Venice – a lagoon city. There is hardly any city characterised by such opposing attributes as Venice. Many may consider Venice to be the city of love and a senic gem on the water, novels and films usually paint a different picture. The city frequently appears morbid, mysterious and dark. During winter and autumn fog occupies the whole city. Venice is used by many authors as a backdrop to create an environment of suspense and death. Venice is an allegory of death, decay and rot. The city itself represents the literary synonym of the deterioration of the architectural wonder.
Venice represents the sensuous south that stands in stark contrast to Aschenbach’s serious native Germany; furthermore the setting of Venice is symbolic in this novella. The physical journey of Aschenbach from culture to another and from one climate to the other is in parallel with his internal descent from cool control to fiery passion. Venice in particular is symbolic for Aschenbach himself as Venice is famous for its exceptional and its bold constructions. Built in the middle of a lagoon, and preserved by pure determination over the forces of Mother Nature. Much like Venice, Aschenbach believes that art can conquer physical needs and natural impulses, and he has demonstrated this through his numerous art forms. Though Venice is magnificent, it cannot be denied that it is a city that is gradually sinking, and decaying from within. This, once again can be said about Aschenbach’s morals.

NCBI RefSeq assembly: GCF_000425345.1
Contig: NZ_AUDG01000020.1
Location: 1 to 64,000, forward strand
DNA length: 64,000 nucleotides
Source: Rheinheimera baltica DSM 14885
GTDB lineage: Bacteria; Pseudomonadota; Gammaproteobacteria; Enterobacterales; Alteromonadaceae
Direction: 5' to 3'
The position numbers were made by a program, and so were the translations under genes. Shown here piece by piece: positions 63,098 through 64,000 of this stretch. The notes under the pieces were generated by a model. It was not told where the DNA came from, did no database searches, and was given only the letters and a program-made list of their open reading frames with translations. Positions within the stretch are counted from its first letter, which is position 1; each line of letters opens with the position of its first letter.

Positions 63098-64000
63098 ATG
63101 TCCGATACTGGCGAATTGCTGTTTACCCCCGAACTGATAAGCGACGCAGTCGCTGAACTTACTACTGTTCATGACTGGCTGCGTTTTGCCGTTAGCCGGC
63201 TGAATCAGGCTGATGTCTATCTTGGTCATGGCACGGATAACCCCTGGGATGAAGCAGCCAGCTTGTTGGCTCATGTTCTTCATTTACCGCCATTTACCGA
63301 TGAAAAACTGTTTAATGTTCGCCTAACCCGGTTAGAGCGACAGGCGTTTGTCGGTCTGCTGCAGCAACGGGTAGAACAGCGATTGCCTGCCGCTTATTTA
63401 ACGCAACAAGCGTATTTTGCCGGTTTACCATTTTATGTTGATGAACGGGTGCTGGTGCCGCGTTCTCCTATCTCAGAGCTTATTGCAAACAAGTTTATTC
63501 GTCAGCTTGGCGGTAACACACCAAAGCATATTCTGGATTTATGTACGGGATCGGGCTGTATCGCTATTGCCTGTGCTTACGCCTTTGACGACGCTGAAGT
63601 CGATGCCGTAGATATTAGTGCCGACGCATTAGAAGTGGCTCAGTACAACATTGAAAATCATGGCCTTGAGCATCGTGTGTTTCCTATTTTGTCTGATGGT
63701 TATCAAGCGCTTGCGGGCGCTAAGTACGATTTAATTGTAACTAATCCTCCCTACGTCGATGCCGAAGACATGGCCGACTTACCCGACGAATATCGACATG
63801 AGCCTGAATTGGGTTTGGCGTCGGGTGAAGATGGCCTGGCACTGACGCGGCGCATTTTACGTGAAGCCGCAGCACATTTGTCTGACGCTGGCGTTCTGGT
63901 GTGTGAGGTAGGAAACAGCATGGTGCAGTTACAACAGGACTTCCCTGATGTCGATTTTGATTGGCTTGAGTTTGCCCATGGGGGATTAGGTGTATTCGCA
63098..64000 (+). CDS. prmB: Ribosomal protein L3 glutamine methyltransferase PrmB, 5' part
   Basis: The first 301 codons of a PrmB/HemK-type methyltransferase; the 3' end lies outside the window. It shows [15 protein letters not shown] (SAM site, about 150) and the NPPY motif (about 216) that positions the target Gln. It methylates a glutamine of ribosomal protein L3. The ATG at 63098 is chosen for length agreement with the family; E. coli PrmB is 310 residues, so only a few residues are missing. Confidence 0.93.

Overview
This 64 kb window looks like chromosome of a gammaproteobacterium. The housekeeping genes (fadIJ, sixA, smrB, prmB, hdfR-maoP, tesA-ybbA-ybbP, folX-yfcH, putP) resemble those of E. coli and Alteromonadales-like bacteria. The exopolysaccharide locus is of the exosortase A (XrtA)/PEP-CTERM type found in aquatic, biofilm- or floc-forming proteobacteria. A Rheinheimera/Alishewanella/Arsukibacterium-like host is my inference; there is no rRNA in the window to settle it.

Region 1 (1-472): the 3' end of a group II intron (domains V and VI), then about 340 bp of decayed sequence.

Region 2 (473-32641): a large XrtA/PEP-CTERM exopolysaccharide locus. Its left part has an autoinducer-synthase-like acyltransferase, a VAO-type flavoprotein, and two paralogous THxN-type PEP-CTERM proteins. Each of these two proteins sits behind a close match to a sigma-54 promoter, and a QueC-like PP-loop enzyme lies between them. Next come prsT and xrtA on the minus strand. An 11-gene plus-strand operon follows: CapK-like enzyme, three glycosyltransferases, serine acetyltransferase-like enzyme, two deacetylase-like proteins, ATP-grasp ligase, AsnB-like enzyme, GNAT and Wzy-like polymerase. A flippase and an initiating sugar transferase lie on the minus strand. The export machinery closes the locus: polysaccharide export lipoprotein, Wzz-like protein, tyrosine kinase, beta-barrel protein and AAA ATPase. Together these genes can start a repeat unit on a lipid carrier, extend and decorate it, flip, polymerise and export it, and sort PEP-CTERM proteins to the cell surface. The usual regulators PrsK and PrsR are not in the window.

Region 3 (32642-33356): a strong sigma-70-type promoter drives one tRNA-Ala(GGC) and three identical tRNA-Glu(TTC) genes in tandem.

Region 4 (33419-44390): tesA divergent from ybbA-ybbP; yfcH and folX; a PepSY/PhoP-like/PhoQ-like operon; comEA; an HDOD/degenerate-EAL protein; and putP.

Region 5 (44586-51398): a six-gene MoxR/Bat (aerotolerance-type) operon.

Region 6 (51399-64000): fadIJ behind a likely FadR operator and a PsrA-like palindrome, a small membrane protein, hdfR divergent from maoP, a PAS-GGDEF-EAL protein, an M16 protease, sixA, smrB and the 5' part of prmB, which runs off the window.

The use of Venice as the setting in Mann’s work does not appear to be a co-incidence. Mann’s intention may have been to reinforce the atmosphere of atrophy and deterioration in Gustave Aschenbach’s life through the underlying character of the city. The Venice used in this novella is one infested with cholera, a pestilence that has been hidden so as to elude the otherwise inevitable public agitation. One interesting facet of the work that must be observed here is that it is this exact sentiment that is echoed in Aschenbach’s fervent belief that his implied homosexual inspiration must be kept secret.
Even before Aschenbach arrives in Venice, we see that there are many incidents that foreshadow death through the setting of the novella. Right from the beginning of the novella, Death in Venice establishes an ominous tone. The terrible political condition; the storm, and the menacing look of the stranger (his “red” hair suggesting the devil) foreshadow impending dangers. Thoughts of death are introduced to the reader through the descriptions of the gravestones and mortuary. The Byzantine architecture of (“Funeral chapel with its Byzantine architecture” ) the Fohringer Chausser with its Greek lettering introduces the motif of the classical world, which will pervade the novella. It also foreshadows the destruction of Aschenbach morals and his impending death.
As he approaches Venice, he mentions that the “Sky was grey, wind was damp.” This clearly foreshadows Aschenbach’s impending death as he...